The state of Utah has a law that defines marriage as the union of one man and one woman which a lower court has deemed to be unconstitutional. Utah is appealing the decision to the United States Supreme Court (scotus); but in all likelihood it will fail.
When Paul Clement agreed to defend the Defense of Marriage Act (DOMA) before the scotus he was advised that mounting the same defense as his predecessors would fail. Whether due to arrogance or because he took the case to ensure its failure, he ignored the advice and unsuccessfully made the same argument that had failed before.
There is only one viable approach by which Utah can prevail, but it requires Utah to want to succeed enough to take the scotus headon.
The power of scotus is founded in the United States Constitution (the Constitution); and articulated in the Judiciary Act of 1789 and subsequent revisions/amendments thereto. The Constitution nor the Judiciary Act empower the judiciary to amend, repeal or invalidate any Act of Congress; only congress, in which the Constitution vests “all legislative power” can repeal an Act of Congress.
The judiciary does not have constitutional authority to expedite or circumvent the legislative process so that the Defense of Marriage Act is in fact valid unless and until it is repealed by congress.
The court is responsible to ensure that state laws are not in violation of federal law. State laws enacted under the authority of the tenth amendment to the Constitution; consistent with an Act of Congress, such as DOMA, are valid in law and fact.
Utah must then assert to the court that discrimination, in and of itself, is not wrongful or unconstitutional.
In Dale v. Boy Scouts of America the court recognized that discrimination in and of itself does not violate the Constitution. In fact, the Judiciary Act of 1925 gave scotus the power to discriminate relative to appeals it would or would not hear; effectively denying some Americans equal protection without violating the Constitution due to the insulation afforded the scotus by an Act of Congress.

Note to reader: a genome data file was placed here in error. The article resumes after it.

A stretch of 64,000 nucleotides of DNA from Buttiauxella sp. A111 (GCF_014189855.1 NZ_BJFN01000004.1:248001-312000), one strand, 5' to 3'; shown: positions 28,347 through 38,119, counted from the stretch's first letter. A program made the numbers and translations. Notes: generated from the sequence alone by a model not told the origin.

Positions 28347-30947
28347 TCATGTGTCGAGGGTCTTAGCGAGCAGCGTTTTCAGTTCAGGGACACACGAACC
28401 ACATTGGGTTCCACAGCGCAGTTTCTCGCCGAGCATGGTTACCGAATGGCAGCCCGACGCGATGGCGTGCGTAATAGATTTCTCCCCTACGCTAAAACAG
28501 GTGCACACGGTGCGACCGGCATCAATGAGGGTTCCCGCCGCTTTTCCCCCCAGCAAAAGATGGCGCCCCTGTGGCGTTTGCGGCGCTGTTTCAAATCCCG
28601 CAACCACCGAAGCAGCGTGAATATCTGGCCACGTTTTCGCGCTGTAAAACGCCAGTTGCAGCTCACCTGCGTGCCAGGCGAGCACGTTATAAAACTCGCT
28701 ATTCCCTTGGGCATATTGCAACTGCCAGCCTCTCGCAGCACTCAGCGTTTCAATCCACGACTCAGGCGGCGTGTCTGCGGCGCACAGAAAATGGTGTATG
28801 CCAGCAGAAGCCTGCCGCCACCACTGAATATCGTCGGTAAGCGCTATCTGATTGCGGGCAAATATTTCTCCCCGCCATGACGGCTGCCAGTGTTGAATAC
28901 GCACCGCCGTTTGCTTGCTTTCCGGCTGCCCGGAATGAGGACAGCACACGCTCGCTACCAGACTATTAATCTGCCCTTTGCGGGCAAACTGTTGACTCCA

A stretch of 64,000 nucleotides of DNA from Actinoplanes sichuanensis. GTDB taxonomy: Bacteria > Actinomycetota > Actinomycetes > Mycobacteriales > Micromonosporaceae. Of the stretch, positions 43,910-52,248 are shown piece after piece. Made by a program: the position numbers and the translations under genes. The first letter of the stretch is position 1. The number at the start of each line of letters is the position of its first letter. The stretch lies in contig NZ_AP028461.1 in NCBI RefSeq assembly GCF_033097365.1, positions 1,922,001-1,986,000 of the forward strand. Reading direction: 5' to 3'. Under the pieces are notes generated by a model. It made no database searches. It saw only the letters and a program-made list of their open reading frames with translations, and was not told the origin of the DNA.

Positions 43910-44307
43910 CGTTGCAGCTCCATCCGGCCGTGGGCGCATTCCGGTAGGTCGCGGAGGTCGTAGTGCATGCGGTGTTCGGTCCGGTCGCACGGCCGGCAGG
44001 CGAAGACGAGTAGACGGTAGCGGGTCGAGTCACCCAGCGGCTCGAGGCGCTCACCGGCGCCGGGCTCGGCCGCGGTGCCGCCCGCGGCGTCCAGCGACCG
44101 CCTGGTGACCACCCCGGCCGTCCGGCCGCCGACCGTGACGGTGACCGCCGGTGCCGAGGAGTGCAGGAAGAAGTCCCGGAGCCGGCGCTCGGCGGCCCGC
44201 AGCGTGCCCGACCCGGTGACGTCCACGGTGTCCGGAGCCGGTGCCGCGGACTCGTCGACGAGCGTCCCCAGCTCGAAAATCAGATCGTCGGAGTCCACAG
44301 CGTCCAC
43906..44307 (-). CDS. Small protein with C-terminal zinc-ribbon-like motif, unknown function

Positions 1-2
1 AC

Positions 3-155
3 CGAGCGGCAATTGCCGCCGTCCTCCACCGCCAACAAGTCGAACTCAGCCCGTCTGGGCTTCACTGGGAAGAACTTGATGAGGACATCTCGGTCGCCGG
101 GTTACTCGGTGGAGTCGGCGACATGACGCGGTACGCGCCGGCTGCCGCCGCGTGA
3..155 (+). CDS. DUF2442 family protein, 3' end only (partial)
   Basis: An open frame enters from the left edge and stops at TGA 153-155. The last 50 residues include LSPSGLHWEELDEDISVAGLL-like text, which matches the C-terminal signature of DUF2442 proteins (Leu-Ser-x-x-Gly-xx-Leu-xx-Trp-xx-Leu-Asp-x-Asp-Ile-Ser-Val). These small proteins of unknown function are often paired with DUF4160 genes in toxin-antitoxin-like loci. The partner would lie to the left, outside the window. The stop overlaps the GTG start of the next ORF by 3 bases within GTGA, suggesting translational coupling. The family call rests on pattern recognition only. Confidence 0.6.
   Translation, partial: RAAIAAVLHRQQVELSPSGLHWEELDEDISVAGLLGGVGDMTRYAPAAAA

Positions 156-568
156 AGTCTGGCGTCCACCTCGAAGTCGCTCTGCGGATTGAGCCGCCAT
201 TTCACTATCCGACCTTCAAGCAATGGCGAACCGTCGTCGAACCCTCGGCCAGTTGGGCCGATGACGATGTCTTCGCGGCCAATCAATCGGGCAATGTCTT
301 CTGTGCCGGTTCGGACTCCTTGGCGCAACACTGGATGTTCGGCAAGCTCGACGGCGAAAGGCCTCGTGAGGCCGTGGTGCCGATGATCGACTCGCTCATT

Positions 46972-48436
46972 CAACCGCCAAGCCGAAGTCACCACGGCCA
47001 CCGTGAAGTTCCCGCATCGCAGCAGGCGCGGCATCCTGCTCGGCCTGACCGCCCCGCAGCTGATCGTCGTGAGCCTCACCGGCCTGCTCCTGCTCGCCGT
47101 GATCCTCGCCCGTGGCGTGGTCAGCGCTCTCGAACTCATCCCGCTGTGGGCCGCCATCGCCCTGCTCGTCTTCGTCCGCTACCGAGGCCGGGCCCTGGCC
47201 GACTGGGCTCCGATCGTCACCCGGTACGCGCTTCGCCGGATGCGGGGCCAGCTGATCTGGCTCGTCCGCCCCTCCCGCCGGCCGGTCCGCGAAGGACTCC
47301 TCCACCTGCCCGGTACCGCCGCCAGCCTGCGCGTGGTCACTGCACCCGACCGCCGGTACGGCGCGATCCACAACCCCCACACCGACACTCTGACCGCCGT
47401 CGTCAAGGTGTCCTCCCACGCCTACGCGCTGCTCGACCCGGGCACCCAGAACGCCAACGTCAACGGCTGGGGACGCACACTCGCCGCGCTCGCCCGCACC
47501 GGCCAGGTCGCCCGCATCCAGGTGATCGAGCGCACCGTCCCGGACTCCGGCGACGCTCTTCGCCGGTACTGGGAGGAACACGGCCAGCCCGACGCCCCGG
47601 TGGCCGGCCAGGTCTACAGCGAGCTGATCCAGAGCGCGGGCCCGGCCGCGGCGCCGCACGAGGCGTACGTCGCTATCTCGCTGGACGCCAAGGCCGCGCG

More recently, the court recognized discrimination within the Affordable Healthcare Act; which exempts certain employers from compliance based on an arbitrarily established minimum number of employees, did not violate the Constitution.
Congress, via the fifteenth amendment to the Constitution and Title VII of the Civil Rights Act articulated bases for discrimination which are wrongful and in violation of federal law; sexual preference, orientation, etc., are not listed among them; and, again, scotus has no constitutional authority to amend, expand, repeal or invalidate any Act of Congress nor the Constitution..
Further, precedent is not law. There is no constitutional provision for repeated, unchecked violations of the Constitution to be sufficient to establish law. Moreover, in Lawrence v Texas, the court demonstrated it has no compunction about overturning itself which means even the court does not consider precedent binding.
Records of the Constitution Convention reveal that the founders considered it improper for the courts to participate in the legislative process because it could not objectively rule on its own legislation.
It is a violation of the separation of powers for the judiciary to alter federal legislation.
If Utah has the heart to mount this fight, we will all win. It will be a win for state sovereignty and it will free us from the oppression of a seemingly omnipotent judiciary that is obviously incapable of exercising restraint from unconstitutionally imposing its views on Americans.



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